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Table 1. Demographic data for the studied sample.

 

 

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Table 2. Clinical presentation and coronary artery involvement.

 

Primary endpoints are telediastolic volume (VTD) and ejection fraction (FE). Secondary endpoints are mortality rate, reinfarction rate, NYHA IV cardiac insufficiency and intrastent thrombosis. The follow-up was at one month and at three months.

Statistical analysis was performed with SPSS software. Differences between diabetic and nondiabetic patients were compared using x2 statistics for categorical variables and t tests for continuous variables. A p value <0.05 was considered statistically significant.

 

RESULTS AND DISCUSSIONS

The patients' demographic data are presented in table 1.

The presence of diabetes has long been associated with higher rates of long-term adverse events for patients undergoing PTCA. High restenosis rates, persistent hemostatic abnormalities, and uninterrupted progression of atherosclerosis potentially contribute to the poor outcomes seen among diabetic patients treated with PTCA. The risk of restenosis is significantly greater for diabetic than nondiabetic patients following PTCA.(4,5)

 

 

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Table 3. In-hospital endpoints.

Mortality rate was greater in diabetic patients both at one month and at three months. The end-diastolic volume increased better in non-diabetic patients during the entire follow-up. The ejection fraction is improved both at one month and at three months, but more in non-diabetic patients. (6-9)

 

 

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Table 4. One month end-points.

 

 

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Table 5. Three months end-points.

 

 

CONCLUSIONS 

These findings are pleading for the use of an invasive strategy in patients with acute myocardial infarction presenting at more than 12 hours after symptom onset, with the mention that diabetic population have a poor prognosis and a higher rate of complications that the non-diabetic one.

 

References:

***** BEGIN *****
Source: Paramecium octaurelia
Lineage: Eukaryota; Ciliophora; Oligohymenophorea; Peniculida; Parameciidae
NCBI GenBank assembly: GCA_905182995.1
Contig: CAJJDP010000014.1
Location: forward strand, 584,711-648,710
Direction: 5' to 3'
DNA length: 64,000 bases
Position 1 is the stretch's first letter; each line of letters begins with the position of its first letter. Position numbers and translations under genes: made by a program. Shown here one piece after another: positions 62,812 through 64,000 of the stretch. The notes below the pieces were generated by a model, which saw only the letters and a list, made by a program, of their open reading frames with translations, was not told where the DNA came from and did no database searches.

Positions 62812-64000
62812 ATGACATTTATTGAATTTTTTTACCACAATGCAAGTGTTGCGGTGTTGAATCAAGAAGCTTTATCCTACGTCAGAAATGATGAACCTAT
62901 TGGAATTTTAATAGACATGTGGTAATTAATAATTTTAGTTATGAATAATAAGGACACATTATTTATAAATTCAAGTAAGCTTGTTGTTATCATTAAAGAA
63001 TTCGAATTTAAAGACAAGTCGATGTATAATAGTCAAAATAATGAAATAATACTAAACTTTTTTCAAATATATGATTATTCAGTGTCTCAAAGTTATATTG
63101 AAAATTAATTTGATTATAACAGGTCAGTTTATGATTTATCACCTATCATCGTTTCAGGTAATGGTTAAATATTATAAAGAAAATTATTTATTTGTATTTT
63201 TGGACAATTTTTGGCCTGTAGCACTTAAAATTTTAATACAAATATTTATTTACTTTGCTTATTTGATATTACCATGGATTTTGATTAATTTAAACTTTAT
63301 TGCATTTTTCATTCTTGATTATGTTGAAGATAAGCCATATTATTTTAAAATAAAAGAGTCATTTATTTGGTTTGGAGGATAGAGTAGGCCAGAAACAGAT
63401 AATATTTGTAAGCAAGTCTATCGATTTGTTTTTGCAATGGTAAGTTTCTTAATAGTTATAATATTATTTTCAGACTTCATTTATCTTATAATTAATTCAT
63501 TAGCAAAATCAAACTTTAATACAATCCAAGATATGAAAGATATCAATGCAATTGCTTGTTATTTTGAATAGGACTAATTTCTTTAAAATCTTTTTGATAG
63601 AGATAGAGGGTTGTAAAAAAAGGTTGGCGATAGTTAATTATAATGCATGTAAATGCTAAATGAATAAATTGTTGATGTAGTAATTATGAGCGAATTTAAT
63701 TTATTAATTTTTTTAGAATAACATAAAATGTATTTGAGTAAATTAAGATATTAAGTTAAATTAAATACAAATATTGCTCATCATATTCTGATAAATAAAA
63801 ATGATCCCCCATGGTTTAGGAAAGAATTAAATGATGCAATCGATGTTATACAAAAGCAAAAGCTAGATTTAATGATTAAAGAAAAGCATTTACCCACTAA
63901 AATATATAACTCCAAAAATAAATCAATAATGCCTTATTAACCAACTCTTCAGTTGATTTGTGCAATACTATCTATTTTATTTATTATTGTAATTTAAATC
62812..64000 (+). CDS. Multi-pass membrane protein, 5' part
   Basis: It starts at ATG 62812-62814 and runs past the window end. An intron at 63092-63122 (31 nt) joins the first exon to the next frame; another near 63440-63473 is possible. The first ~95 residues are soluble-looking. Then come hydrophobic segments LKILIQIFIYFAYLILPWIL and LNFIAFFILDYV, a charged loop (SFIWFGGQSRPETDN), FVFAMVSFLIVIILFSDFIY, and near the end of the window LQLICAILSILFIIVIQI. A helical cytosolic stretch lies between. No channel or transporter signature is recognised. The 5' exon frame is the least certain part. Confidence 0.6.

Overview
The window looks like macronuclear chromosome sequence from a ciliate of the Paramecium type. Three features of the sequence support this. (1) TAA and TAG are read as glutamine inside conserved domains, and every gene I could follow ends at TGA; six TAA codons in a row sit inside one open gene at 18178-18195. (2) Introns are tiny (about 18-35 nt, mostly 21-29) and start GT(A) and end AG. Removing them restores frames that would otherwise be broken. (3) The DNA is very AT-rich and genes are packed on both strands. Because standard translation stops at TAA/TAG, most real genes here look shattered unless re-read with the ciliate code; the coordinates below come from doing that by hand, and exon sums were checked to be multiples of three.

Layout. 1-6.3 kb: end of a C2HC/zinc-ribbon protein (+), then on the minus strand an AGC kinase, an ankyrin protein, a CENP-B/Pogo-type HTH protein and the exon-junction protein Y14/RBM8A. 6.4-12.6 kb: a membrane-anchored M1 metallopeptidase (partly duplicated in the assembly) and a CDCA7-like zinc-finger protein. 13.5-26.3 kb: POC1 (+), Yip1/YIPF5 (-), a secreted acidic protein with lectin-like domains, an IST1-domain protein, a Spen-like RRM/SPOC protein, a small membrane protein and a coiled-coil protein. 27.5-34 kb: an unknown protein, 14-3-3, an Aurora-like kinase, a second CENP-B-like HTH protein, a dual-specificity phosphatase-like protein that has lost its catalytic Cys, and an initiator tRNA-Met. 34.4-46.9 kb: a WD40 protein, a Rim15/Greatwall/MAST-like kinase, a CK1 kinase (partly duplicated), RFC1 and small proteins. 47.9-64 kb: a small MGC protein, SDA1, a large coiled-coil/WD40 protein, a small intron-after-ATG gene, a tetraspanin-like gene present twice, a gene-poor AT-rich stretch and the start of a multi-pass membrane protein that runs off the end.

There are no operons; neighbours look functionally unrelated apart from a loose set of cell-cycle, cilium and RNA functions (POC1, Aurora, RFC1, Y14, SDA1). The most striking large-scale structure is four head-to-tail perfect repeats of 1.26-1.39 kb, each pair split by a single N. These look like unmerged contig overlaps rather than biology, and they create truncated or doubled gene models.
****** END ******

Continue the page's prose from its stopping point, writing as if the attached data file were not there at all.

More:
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  2. Stein B, Weintraub WS, Gebhart SP, Cohen-Bernstein CL, Grosswald R, Liberman HA, Douglas JS Jr, Morris DC, King SB 3rd: Influence of diabetes mellitus on early and late outcome after percutaneous transluminal coronary angioplasty. Circulation 91:979-989, 1995.
  3. Gruberg L. Brave-2 Beyond 12 hours reperfusion alternative evaluation trial http://www.medscape.org/viewarticle/501432
  4. Barsness GW, Peterson ED, Ohman EM, Nelson CL, DeLong ER, Reves JG, Smith PK, Anderson RD, Jones RH, Mark DB, Califf RM: Relationship between diabetes mellitus and long-term survival after coronary bypass and angioplasty. Circulation 96:2551-2556, 1997.
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  7. Grundy SM, Benjamin IJ, Burke GL, Chait A, Eckel RH, Howard BV, Mitch W, Smith SC Jr, Sowers JR: Diabetes and cardiovascular disease: a statement for healthcare professionals from the American Heart Association. Circulation 100:1134-1146, 1999.
  8. Koek HL, Soedamah-Muthu SS, Kardaun JWPF, Gevers E, de Bruin A, Reitsma JB, Bots ML, Grobbee DE. Short- and long-term mortality after acute myocardial infarction: comparison of pateints with and without diabetes mellitus. Eur J Epidemiol 2007;22:883-888.
  9. Norhammar A, Lindbach J, Ryde n L, Wallentin L, Stenestrand U, on behalf of the Register of Information Knowledge about Swedish Heart Intensive Care Admission (RIKS-HIA). Improved but still high short- and long-term mortality rates after myocardial infarction in patients with diabetes mellitus: a time-trend report from the Swedish Register of Information and Knowledge about Swedish Heart Intensive Care Admission. Heart 2007;93:1577-1583.


Correspondence to:
L. Vasiluță (l.vasiluta@yahoo.com)